What percentage of brokers would you guess use any sort of formalized tracking system for analyzing lead sources? At an agent level?
When you finally created and implemented a business system, did you put into place your own tracking system or did you use something off the shelf?
March 13, 2009 at 8:23 am
For tracking systems, you can get them from Mike Ferry, Floyd Wickman, David Knox, and others, I’m sure.
Keller Williams has tracking systems built into their intranet. Very very good if it’s (ahem) used…
That’s the key. I’m glad Russell wrote this post.
At a “turning point” seminar, Brian Buffini said something I’ll never forget. He said something to the effect that in real estate, average is pretty much “slow death”. You can’t make it in real estate being just “average”… Now, you don’t have to be a mega producer, but you shouldn’t strive to be “average”. Being “average” in real estate is having 3-7 sales a year. Look over the “average” statistics from NAR for ANY given year. Is that REALLY want YOU want.
You don’t have to be number 1. As my personal favorite, Floyd Wickman says, “It’s the SECOND mouse that gets the cheese!”…
Another funny thing Floyd said once was something to the effect was to envision a cemetary with your tombstone.. Would you want it to say “Here lies Joe Mama.. He “just got by..”
I think honestly, Predictable systems should be adopted SUPPLEMENTED by “hit and miss” strategies…
Hell, what do I know?
March 13, 2009 at 8:49 am
I really enjoy reading your blogs and the way you cut through the chase. Chasing deals is a far cry from having a business and it will ultimately distroy you. Thank you for your words of wisdom.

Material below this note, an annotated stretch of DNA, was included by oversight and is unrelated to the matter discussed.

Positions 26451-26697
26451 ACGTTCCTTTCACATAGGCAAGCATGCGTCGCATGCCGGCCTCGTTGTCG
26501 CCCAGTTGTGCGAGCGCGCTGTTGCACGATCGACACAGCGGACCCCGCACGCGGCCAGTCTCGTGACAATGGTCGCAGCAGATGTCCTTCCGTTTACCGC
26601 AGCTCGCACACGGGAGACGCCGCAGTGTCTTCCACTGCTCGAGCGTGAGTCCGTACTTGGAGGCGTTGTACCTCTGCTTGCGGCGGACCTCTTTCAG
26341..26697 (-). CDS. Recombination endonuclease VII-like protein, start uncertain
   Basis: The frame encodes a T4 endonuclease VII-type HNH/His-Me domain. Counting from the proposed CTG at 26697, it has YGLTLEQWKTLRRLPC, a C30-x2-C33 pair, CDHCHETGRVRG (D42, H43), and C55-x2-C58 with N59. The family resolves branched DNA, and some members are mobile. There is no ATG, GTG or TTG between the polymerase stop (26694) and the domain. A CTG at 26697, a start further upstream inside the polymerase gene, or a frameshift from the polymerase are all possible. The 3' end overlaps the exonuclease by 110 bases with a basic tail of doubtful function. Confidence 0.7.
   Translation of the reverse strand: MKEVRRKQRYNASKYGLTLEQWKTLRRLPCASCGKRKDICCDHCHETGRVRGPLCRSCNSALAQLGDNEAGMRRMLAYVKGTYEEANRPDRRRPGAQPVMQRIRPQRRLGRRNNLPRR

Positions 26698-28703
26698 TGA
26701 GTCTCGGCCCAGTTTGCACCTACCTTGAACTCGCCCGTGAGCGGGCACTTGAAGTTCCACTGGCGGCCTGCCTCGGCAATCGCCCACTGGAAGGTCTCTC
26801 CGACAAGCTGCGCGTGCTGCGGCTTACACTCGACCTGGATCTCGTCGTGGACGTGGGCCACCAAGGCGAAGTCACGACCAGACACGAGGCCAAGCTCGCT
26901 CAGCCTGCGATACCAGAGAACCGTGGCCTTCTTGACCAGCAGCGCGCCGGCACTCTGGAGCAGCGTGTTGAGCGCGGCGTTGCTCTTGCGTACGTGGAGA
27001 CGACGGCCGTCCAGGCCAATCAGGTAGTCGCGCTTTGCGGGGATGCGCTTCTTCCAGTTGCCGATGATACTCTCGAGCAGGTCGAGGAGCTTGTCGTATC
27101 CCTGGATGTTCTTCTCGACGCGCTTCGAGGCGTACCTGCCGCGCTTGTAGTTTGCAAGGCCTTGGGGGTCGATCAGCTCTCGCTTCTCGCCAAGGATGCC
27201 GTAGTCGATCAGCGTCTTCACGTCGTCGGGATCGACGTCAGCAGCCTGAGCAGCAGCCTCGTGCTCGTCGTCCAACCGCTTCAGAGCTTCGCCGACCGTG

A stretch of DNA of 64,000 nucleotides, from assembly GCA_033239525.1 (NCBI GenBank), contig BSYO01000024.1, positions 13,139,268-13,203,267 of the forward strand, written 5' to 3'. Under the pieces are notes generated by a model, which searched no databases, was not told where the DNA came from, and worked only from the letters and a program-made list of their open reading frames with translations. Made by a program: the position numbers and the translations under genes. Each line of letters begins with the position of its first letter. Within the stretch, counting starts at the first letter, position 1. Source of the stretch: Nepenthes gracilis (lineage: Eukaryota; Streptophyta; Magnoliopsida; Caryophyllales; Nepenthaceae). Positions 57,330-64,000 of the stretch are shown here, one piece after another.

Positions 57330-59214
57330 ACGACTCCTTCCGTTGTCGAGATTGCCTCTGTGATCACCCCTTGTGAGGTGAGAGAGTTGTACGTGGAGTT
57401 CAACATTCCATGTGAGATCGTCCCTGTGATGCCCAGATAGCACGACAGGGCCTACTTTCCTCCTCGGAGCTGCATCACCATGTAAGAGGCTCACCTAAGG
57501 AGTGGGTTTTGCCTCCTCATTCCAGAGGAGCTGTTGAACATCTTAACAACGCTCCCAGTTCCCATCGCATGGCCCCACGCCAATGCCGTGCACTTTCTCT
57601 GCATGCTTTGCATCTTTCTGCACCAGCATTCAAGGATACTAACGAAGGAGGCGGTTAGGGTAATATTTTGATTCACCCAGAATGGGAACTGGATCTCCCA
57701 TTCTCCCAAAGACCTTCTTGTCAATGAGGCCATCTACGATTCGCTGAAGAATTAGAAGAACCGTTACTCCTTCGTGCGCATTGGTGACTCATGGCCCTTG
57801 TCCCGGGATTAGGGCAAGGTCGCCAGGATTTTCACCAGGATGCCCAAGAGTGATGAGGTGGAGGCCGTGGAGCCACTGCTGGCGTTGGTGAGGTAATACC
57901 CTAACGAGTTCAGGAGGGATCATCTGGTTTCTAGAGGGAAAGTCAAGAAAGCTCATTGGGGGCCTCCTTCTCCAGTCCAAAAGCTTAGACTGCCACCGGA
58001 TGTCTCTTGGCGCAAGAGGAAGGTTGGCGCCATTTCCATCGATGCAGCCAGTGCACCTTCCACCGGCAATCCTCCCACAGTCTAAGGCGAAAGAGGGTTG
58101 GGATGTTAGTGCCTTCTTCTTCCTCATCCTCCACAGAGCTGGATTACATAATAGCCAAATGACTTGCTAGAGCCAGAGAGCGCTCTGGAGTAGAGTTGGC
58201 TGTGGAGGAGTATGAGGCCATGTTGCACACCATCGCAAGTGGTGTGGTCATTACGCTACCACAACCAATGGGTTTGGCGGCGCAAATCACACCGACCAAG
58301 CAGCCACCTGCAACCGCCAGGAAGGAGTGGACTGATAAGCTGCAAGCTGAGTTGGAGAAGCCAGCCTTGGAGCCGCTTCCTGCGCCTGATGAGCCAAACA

March 13, 2009 at 1:08 pm
Russell is one of the few real estate practitioners who really treat their business like a business. He is able to provide consistent high-level service to his clients because nothing is left to a whim. And, whereas I mute most commercials, I don’t with Russell’s. His genuine care and appreciation for the client comes through clearly – because it’s real.
The boom times taught many that transactions could be picked off a tree. The current climate is helping some to realize the value of Russell’s point of view. He’ll always be a tough man to catch, but you’ll be better for trying.
As for systems, here’s a good question to ask yourself: are your data and methods honed to the point where you could sell your business if you wanted to? I’ve seen this happen, and to the seller and buyer both, it’s a thing of beauty.
March 13, 2009 at 6:43 pm
“I can’t go to enough Kiwanis meetings to get all of the business I want.”
I might suggest that you can find all the profit you want from Kiwanis clubs. Work with me on the metrics here, Russell.
MREA says 1 out 12 “mets” result in a transaction annually. If you’re meeting and marketing to 500 people a month, wouldn’t that yield in 40 or so transactions?
March 14, 2009 at 8:10 am
I track all my sales on an excel sheet, so I know my numbers pretty much all the time.
I track sales, year to year and compare the quarters.
Everything we do is marketing and face to face, being involved with our communities is a biggy.
My past clients and or friends, co-workers of past clients and sphere use to account for 85% of my business.
Since most folks quit moving up to bigger and better in Mi due to the economy, I had to go find those moving here due to jobs transfers.
Now it is 58% internet of all closings.
March 15, 2009 at 5:15 pm
Wait a minute! Top 1% is 40-50 houses a year?!
Does that have to be houses you listed, or 40-50 sides a year (buyers or sellers)?
I might have been in the Top 1% this whole time and I didn’t even know it 🙂
March 15, 2009 at 7:51 pm
40 to 50 houses a year in CLOSED sales would put you in the top 1%.